- School or Teacher Websites: It seems that one company designed the basic template for all school and district websites around maybe 2004, and since then, far too many schools have never strayed from that. I’m not going to point fingers at any one school, but I think you know what I mean: The menu has hundreds of items, the page is broken up into dozens of little squares of information, and everything is in 12-point font. No white space. They are functional, yes, but cluttered. By contrast, take a look at the websites of The Dalton School, in New York City, Vail Mountain School in Vail, Colorado, or the Gibraltar School District in Woodhaven, Michigan. These sites make me want to click around, learn more. They make me excited about the learning that is happening in these schools. And it all comes down to the design, the thoughtful way the content is organized with the user experience in mind.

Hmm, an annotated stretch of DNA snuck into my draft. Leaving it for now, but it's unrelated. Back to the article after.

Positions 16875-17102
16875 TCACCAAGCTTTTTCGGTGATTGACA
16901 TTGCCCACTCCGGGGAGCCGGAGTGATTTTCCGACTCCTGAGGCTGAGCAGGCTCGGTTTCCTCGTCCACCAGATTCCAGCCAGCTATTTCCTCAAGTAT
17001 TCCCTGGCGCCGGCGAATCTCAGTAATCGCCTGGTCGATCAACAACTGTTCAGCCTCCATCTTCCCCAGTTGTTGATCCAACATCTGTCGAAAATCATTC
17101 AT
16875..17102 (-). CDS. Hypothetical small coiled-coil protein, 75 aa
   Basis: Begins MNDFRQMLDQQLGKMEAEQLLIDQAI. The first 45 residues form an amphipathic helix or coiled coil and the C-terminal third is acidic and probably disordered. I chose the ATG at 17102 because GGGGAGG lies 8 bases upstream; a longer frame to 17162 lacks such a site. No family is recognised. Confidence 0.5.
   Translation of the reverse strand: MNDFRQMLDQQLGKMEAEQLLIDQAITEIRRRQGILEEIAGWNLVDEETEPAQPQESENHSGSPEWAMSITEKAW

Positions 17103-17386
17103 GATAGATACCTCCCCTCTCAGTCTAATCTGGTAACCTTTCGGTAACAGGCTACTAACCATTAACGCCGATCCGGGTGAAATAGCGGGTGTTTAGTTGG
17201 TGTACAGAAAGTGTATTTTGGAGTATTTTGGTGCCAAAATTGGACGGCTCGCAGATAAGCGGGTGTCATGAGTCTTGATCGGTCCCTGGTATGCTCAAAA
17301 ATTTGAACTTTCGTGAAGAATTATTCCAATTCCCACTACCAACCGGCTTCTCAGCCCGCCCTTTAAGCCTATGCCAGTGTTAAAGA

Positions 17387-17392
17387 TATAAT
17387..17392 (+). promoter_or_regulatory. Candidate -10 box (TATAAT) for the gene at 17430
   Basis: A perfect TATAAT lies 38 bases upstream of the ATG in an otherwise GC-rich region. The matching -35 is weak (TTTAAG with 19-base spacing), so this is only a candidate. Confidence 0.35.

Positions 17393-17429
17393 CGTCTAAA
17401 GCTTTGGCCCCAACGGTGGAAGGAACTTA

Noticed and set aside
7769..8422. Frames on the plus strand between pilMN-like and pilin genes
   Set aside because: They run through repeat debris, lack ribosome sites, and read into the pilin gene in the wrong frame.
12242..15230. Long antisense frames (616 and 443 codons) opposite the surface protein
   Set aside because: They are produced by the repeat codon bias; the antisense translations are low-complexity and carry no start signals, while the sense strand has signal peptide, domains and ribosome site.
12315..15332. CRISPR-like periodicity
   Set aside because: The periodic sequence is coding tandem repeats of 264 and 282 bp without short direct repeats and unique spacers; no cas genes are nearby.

- Sharing Research: Maybe you’re trying to convince your team to try a new method. Maybe you’re an administrator who wants your staff to learn more about a certain learning theory. Maybe you’re delivering PD to a group of teachers. Or maybe you are the one doing the research and you want to get it out to the world. In any of these situations, taking the time to narrow your focus to just a few items, then share them in a way that’s appealing will make it more likely that people will actually consume the stuff you’re sharing. For in-person delivery, getting better at slide design and presentation can help a lot; for that, I recommend Garr Reynolds’ book, Presentation Zen. For online sharing, check out The Learning Scientists and RetrievalPractice.org—both are excellent examples of taking complex research and making it consumable for a wider audience.